Originally posted by tidy rabbit
    Oh, well, clearly you're not thoroughly indoctrinated to COTH yet, because finger pointing and drawing conclusions are the cornerstones of this great online community.

    Comment


    • #3
      Not your horse, not your business. If horse starts to 'misbehave' guess who's gonna be blame? Especially if what you want is getting this horse more responsive...

      BUT who's the owner's trainer? Why don't you take a lesson and bring up these problems within your hour? Since the 'owner' is young, you could also address the 'problems' with the parents (if they are knowledgeable enough to understand your concerns) in a positive way only.

      I wouldn't start complaining neither to the parents nor the trainer to you want/can fix everything and made comments like this kid is over-horsed. Really none of your business. You aren't paid to ride, to train or to comment. It is not your horse, be happy to ride for free and try your best to keep this horse quiet over the 2ft jumps!
      ~ Enjoying some guac and boxed wine at the Blue Saddle inn. ~

      Originally posted by LauraKY
      I'm sorry, but this has "eau de hoarder" smell all over it.
      HORSING mobile training app

      Comment

      • Original Poster

        #4
        Thanks! That's what I figured, the trainer was the one who wanted to work with me to tune up the horse going from an adult seasoned rider (old owner did the 3'6) to becoming softer and more rideable for the kid (new owner). I guess I should have mentioned that in the earlier post. The parents of the kid are not horse people at all so the trainer has final say in all things related to the mare.

        9 times out of 10 the trainer is supervising my rides and giving pointers on what he wants me to do for the owner. But both of us are somewhat stumped as to finding a good balance.

        I think I will just let the trainer know I will hack the horse anytime but won't work on anything major even if asked. Like you all mentioned its more of a liability than helpful.

        Comment


        • #5
          Last owner did the 3'6" A/Os on a now 7 year old OTTB who evades the bit and kicks out at the spur????? And it now is doing the 2' with a Novice kid???? Yikes.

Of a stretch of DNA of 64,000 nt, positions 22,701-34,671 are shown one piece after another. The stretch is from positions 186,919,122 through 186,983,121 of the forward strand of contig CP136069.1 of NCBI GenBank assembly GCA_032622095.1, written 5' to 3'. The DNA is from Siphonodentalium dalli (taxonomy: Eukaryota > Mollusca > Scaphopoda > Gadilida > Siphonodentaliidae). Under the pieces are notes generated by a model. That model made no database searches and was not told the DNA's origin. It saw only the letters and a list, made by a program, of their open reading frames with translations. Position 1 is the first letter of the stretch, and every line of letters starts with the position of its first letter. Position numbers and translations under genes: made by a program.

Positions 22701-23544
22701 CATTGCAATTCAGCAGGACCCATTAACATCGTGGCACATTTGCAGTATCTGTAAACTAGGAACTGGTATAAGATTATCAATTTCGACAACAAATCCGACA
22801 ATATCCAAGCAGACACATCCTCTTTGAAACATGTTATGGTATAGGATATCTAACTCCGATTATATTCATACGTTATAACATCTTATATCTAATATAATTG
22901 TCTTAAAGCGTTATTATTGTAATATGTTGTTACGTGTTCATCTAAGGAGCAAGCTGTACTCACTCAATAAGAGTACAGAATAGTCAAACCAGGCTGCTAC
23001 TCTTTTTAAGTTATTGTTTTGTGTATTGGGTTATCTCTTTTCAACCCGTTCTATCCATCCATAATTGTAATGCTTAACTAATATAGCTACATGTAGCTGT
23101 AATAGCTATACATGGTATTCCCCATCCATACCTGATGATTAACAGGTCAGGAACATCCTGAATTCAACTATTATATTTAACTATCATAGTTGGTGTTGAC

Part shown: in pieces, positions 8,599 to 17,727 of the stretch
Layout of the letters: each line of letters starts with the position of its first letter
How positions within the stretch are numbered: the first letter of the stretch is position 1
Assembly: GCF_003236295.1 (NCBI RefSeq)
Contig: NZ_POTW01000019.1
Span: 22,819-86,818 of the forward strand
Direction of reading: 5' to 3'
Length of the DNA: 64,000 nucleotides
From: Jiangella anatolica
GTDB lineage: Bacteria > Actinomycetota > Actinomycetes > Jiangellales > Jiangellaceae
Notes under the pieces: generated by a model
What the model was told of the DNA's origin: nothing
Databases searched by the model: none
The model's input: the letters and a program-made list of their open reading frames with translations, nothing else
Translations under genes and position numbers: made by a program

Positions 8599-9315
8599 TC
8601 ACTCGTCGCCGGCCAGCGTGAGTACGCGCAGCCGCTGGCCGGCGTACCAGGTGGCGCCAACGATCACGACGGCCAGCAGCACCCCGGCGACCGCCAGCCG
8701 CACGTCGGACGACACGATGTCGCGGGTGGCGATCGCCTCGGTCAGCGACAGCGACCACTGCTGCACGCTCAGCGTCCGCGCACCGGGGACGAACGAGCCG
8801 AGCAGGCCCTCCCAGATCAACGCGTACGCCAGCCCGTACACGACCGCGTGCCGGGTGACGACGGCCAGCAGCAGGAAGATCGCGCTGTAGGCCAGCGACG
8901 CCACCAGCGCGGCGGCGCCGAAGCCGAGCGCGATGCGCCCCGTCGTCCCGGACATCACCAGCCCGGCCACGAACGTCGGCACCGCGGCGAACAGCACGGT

But without specific guidence from the owners and their child about what they would want you to do and being able to follow up with what the kid does?? MYOB and just try to ride it for "fun", although it does not sound like it is much fun.

          A little surprised at the trainer here...goal should be a suitable match. Please tell me s/he is not charging the owners for your rides when s/he is puzzled about how to proceed converting this one time racer and recent 3'6"er into a kid's speed bump packer. It's not and will not be anytime soon unless it goes into a regular program-and maybe not even then.
          When opportunity knocks it's wearing overalls and looks like work.

          The horse world. Two people. Three opinions.

          Comment


          • #6
            Originally posted by findeight View Post
            Last owner did the 3'6" A/Os on a now 7 year old OTTB who evades the bit and kicks out at the spur????? And it now is doing the 2' with a Novice kid???? Yikes.
            No kidding!
            Originally posted by tidy rabbit
            Oh, well, clearly you're not thoroughly indoctrinated to COTH yet, because finger pointing and drawing conclusions are the cornerstones of this great online community.

            Comment


            • #7
              Has the trainer ever thought to check for back soreness or hock soreness? The horse may be getting pissy about not going forward as it can't or it hurts to do so. Sounds like the horse has worked hard up to this point, so it wouldn't suprise me if parts have given out and it may need some soundness help.
              Freeing worms from cans everywhere!

              Comment


              • #8
                Ditto that. Poor horse has labored long hard it's first 4 or 5 years under saddle going from the track to the 3'6" Hunter ring and now to tolerating a Novice. I'd be sour and a half. Vet workup would certainly be a good place to start...maybe a rest too.
                When opportunity knocks it's wearing overalls and looks like work.

                The horse world. Two people. Three opinions.

                Comment